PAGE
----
What Is AWS Config?
AWS Config provides a detailed view of the configuration of AWS resources in your AWS account. This includes how the resources are related to one another and how they were configured in the past so that you can see how the configurations and relationships change over time.
An AWS resource is an entity you can work with in AWS, such as an Amazon Elastic Compute Cloud (EC2) instance, an Amazon Elastic Block Store (EBS) volume, a security group, or an Amazon Virtual Private Cloud (VPC), for example. For a complete list of AWS resources supported by AWS Config, see Supported AWS Resource Types.
With AWS Config, you can do the following:
Evaluate your AWS resource configurations for desired settings.
Get a snapshot of the current configurations of the supported resources that are associated with your AWS account.
Retrieve configurations of one or more resources that exist in your account.
Retrieve historical configurations of one or more resources.
Receive a notification whenever a resource is created, modified, or deleted.
View relationships between resources. For example, you might want to find all resources that use a particular security group.
Ways to Use AWS Config
When you run your applications on AWS, you usually use AWS resources, which you must create and manage collectively. As the demand for your application keeps growing, so does your need to keep track of your AWS resources. AWS Config is designed to help you oversee your application resources in the following scenarios:
To exercise better governance over your resource configurations and to detect resource misconfigurations, you need fine-grained visibility into what resources exist and how these resources are configured at any time. You can use AWS Config to notify you whenever resources are created, modified, or deleted without having to monitor these changes by polling the calls made to each resource.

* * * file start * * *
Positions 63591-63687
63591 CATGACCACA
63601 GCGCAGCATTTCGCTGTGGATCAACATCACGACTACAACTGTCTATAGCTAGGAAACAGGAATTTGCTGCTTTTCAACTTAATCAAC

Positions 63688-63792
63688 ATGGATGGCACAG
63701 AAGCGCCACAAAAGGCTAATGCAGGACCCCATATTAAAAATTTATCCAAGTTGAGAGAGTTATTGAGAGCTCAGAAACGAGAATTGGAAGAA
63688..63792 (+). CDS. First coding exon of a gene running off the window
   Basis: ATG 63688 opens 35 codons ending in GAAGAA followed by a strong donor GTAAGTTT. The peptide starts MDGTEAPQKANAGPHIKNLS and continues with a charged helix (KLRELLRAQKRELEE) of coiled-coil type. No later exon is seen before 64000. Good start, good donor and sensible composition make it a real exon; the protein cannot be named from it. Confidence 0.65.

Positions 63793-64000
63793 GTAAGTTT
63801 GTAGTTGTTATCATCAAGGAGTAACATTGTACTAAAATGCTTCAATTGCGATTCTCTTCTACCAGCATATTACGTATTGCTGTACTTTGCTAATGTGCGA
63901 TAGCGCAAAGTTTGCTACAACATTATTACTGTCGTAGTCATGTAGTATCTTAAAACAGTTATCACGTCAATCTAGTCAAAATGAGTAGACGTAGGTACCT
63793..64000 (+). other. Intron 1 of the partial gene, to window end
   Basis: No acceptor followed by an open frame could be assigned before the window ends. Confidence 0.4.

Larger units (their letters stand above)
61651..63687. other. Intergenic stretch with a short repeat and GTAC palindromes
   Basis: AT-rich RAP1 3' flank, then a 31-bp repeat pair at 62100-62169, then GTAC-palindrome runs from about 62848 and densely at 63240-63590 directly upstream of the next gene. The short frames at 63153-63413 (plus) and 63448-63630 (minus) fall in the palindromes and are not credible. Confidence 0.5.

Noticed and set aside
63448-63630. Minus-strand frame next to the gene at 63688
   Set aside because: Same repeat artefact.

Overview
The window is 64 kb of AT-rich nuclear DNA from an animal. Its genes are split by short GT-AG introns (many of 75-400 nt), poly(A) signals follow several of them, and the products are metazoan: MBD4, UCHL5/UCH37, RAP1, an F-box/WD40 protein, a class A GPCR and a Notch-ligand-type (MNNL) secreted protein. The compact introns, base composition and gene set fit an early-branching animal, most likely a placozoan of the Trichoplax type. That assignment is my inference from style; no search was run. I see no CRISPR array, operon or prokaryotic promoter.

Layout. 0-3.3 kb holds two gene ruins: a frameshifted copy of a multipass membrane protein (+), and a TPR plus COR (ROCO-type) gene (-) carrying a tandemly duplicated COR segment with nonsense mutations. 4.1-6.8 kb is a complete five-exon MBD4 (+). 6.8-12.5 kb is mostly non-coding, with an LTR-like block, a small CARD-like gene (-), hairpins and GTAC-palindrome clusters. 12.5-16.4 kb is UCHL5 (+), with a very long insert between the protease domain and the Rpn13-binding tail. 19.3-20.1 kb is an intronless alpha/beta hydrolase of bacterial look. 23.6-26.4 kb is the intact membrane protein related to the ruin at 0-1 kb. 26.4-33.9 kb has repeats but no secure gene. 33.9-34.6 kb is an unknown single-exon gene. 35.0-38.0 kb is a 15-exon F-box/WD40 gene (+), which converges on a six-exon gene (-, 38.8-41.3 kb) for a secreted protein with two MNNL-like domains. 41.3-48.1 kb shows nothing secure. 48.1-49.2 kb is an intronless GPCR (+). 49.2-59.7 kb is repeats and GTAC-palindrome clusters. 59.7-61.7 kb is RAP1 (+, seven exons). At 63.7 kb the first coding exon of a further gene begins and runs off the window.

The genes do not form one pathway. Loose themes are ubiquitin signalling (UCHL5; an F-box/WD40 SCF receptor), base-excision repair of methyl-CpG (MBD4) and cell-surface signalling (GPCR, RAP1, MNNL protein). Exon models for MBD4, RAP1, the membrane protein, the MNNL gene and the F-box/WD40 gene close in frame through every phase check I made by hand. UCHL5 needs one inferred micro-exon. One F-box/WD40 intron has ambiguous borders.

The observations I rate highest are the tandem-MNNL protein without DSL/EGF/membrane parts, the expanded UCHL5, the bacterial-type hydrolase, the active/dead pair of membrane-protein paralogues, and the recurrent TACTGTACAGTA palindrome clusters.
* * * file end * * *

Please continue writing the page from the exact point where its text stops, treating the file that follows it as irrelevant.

You can use AWS Config rules to evaluate the configuration settings of your AWS resources. When AWS Config detects that a resource violates the conditions in one of your rules, AWS Config flags the resource as noncompliant and sends a notification. AWS Config continuously evaluates your resources as they are created, changed, or deleted.
Auditing and Compliance
You might be working with data that requires frequent audits to ensure compliance with internal policies and best practices. To demonstrate compliance, you need access to the historical configurations of your resources. This information is provided by AWS Config.
Managing and Troubleshooting Configuration Changes
When you use multiple AWS resources that depend on one another, a change in the configuration of one resource might have unintended consequences on related resources. With AWS Config, you can view how the resource you intend to modify is related to other resources and assess the impact of your change.
You can also use the historical configurations of your resources provided by AWS Config to troubleshoot issues and to access the last known good configuration of a problem resource.
To analyze potential security weaknesses, you need detailed historical information about your AWS resource configurations, such as the AWS Identity and Access Management (IAM) permissions that are granted to your users, or the Amazon EC2 security group rules that control access to your resources.
You can use AWS Config to view the IAM policy that was assigned to an IAM user,
group, or role at any time in which AWS Config was recording. This information can help
you determine the permissions that belonged to a user at a specific time: for
example, you can view whether the user
John Doe had permission to
modify Amazon VPC settings on Jan 1, 2015.
You can also use AWS Config to view the configuration of your EC2 security groups, including the port rules that were open at a specific time. This information can help you determine whether a security group blocked incoming TCP traffic to a specific port.